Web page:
And if I were a lawmaker, I would be a bit nervous because it is a novel question, this will set a precedent going forward, of course, there are all sorts of First Amendment implications. When they were speaking, were they talking figuratively, figures of speech, kick butt, fight like hell, or were they talking literally. These are the questions that I think the court is going to have to figure out.

CAMEROTA: Yeah, I mean, sometimes you change your phrasing when you look out at a crowd and they're wearing combat fatigues and body armor. So, I mean, you know, I understand what you're saying, Charlie, but, Steve, isn't it true that if you say we're going to have trial by combat and let's go kick some ass, it is different based upon your audience?

VLADECK: Yeah, I mean, Alisyn, there is no question this is a probably pretty outwardly convincing case for holding speakers accountable, for knowing what they were saying. As Jessica said in her story and in err interview with you, much will depend on what comes out in discovery if we get that far.

And so, I think, you know, it's important to keep the separate track separate. This is going to be a big fight. Whatever the judge rules, whoever loses will surely appeal to the D.C. circuit and eventually the Supreme Court. This is all happening at the same time as former President Trump is still resisting turning over a bunch of documents about January 6 to the January 6 committee, we're also waiting for the Supreme Court to rule, perhaps as early as next week on whether he's going to be able to continue resisting that.

So I think Congressman Dent is right, the bottom line here, the watch- word is accountability and if it can't come through the civil suits, where else can it come from.

BLACKWELL: Yeah. Congressman, we heard from the former president bragging about the size of the crowd there at the rally before the insurrection. And this morning on "NEW DAY", we heard from Ken Sicknick, who's the brother of Brian Sicknick, one of the officers, the five officers who lost their lives in relation to what happened that day. I want you to listen to what Ken Sicknick said.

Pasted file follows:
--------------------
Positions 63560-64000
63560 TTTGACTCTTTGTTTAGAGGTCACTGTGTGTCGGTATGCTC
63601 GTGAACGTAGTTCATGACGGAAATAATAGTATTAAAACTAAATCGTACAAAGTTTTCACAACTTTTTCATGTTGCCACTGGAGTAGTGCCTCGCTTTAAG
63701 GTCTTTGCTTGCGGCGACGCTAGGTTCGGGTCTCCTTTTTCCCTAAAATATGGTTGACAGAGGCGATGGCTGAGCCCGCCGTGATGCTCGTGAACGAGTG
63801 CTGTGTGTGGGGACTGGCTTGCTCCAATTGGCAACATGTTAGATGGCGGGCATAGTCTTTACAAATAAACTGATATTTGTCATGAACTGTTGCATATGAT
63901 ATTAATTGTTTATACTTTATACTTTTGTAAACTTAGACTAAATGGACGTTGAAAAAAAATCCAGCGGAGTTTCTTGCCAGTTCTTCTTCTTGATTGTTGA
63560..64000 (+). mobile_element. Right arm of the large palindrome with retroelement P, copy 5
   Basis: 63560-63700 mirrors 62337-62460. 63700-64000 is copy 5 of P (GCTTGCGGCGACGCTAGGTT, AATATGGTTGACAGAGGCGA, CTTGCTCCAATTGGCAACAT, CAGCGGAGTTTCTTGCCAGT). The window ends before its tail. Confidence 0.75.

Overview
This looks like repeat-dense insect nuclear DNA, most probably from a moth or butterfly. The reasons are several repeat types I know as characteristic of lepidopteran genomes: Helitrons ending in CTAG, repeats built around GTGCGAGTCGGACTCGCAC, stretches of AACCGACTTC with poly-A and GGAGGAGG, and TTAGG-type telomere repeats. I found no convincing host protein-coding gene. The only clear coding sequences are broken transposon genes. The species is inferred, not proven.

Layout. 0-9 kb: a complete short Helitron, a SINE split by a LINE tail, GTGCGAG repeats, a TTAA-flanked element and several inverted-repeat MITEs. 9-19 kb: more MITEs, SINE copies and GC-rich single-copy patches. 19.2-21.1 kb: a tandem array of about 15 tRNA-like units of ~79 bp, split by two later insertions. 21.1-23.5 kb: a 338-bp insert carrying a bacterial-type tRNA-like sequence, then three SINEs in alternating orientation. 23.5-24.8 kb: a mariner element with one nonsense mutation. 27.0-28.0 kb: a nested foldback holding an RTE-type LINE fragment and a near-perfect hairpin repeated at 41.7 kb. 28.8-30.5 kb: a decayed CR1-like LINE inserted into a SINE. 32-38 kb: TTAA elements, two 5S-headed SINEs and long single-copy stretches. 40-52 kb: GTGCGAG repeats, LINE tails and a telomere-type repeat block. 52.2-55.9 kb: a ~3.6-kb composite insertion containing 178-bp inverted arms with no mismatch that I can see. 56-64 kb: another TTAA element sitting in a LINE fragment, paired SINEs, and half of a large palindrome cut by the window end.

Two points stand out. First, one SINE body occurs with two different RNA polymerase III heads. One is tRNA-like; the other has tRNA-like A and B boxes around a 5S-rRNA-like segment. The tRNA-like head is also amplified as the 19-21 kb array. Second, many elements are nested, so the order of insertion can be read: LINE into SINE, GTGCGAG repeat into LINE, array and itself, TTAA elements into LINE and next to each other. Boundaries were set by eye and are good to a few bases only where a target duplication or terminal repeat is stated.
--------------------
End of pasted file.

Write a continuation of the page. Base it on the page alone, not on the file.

KEN SICKNICK, BROTHER OF FALLEN CAPITOL OFFICER: He's a narcissist. Not one -- not once, at least not that I heard, has he ever mentioned the five police officers that died because of the events of that day. Not just my brother, but Liebengood, Smith, Hashida and deFreytag, they shortly afterwards committed suicide and directly really to what happened that day. You can't tell me any different.

He's so blinded by his own -- by himself that he can't see what he caused, the pain.


BLACKWELL: Hundreds of officers injured, five lost their lives. You're reaction to what the former president prioritized. And how do you call yourself the law and order anything if you don't acknowledge those five law enforcement officers lives lost?

DENT: Well, Ken Sicknick I think nailed it pretty well in terms of the president's narcissism, his lack of concern about the well being of those police officers and frankly everybody else in the Capitol that day, had very little regard for how his rhetoric might impact others.

But that has been the case for this president for sometime. I never thought we would witness it in such a horrific violent way. But I think the lawsuits, particularly the police lawsuits, these people were put at real risk and many were injured and assaulted and some lost their lives, and they're expecting accountability too.

And I would love to hear what the president has to say, what was his frame of mind? Was he -- in the White House, all reports suggest that he seemed to be enjoying the show. He was derelict in his duty. He was aiding and abetting.

I would argue, he was aiding and abetting this mob that was intent on disrupting official proceedings of Congress, which is a crime. So, bottom line is, the family of officer Sicknick has ever right to make those statements.


And like every else, they wanted to be held -- want the former president to be held accountable.

CAMEROTA: Charlie Dent and Steve Vladeck, thank you both.

BLACKWELL: Thank you.

CAMEROTA: All right. For a fourth day, more than 300,000 students are not in school in Chicago. What will it take to get them back into the class? We'll discuss with a parent who is also a third grade teacher next.

BLACKWELL: And here is a look at some of the other events we're watching today.